Whanganui District Health Board acute inpatient mental health unit Te Awhina becomes smokefree on Tuesday, bringing it in line with the rest of the health board campus.
Katheryn Butters, Te Awhina clinical nurse manager, said smoking rates among people with mental health and addiction issues were significantly higher than those who do not have mental health problems.
"Sadly, there is a disproportionate incidence of tobacco-related illness and early death of people who have a mental illness. One study estimates a third of all cigarettes purchased in New Zealand are consumed by people with mental health issues," Mrs Butters said.
"There is no getting away from the fact that tobacco smoking remains the single largest cause of preventable illness and death in New Zealand, contributing to around 5000 deaths each year, and one in four cancer deaths."
To support the implementation of its smokefree policy, Te Awhina service users who smoke will be given advice and help to quit smoking, including nicotine replacement therapy (NRT) products.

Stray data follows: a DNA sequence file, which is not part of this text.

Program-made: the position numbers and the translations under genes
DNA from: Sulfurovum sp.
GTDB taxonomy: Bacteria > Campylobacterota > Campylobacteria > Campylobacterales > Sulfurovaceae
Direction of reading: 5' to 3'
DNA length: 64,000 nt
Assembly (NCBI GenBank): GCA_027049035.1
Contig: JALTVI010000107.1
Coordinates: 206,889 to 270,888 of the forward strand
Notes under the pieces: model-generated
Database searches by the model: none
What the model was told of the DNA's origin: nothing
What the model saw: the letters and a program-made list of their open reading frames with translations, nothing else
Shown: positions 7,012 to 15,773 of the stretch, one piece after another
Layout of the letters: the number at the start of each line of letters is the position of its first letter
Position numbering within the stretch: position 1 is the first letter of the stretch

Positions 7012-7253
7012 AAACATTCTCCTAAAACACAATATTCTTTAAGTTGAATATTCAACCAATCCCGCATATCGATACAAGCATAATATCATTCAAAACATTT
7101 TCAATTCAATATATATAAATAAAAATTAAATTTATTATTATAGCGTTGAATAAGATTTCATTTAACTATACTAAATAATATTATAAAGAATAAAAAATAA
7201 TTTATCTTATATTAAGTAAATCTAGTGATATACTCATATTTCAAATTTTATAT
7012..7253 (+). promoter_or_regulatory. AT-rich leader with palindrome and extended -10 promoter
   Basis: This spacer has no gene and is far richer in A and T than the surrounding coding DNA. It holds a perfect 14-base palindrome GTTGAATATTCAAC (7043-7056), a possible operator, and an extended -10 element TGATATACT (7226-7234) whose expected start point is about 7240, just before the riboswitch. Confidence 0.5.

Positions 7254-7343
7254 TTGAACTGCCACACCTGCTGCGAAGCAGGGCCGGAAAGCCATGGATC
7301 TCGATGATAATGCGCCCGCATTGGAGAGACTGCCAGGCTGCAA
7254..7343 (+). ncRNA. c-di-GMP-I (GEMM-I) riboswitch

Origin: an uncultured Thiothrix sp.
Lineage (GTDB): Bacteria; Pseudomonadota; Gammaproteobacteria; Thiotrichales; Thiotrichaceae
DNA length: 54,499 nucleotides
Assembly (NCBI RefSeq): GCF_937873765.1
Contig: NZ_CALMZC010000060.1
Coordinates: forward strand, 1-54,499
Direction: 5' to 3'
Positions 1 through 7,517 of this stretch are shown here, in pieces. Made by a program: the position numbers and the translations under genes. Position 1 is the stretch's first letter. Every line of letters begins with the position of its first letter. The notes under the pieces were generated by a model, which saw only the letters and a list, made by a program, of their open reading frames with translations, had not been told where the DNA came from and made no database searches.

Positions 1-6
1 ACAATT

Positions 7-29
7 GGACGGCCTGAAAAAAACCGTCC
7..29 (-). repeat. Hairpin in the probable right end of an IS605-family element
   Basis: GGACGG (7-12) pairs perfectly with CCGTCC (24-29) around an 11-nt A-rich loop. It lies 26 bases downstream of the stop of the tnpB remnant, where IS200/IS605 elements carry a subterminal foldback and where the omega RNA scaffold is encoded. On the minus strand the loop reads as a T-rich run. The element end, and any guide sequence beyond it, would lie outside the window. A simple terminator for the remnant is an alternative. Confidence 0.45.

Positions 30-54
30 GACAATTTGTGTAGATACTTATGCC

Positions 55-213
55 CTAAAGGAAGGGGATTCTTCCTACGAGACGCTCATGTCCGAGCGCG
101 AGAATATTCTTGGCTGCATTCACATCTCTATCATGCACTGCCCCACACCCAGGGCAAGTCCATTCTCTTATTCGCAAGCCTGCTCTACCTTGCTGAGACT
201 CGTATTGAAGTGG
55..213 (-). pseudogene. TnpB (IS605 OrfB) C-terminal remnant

"If you come into Te Awhina you will not be able to smoke and we will support you to do this. We hope during that time you will be able to quit for good," Mrs Butters said.
Stanford House, the health board's forensic mental health unit, became smokefree on June 1.
In addition to offering support and NRT to Stanford House patients, staff also created smokefree activities to keep them occupied and to support healthy lifestyles and wellbeing. This included taking part in the inaugural Te Oranganui Iwi Health Authority/Whanau Try-athlon involving a 5km walk, 300m swim and 2.5km waka paddle which a team of four patients and two staff members trained hard for.
To help patients to quit smoking, the health board is asking the public to respect its policy of no smoking while on its grounds, buildings and carparks, including in cars.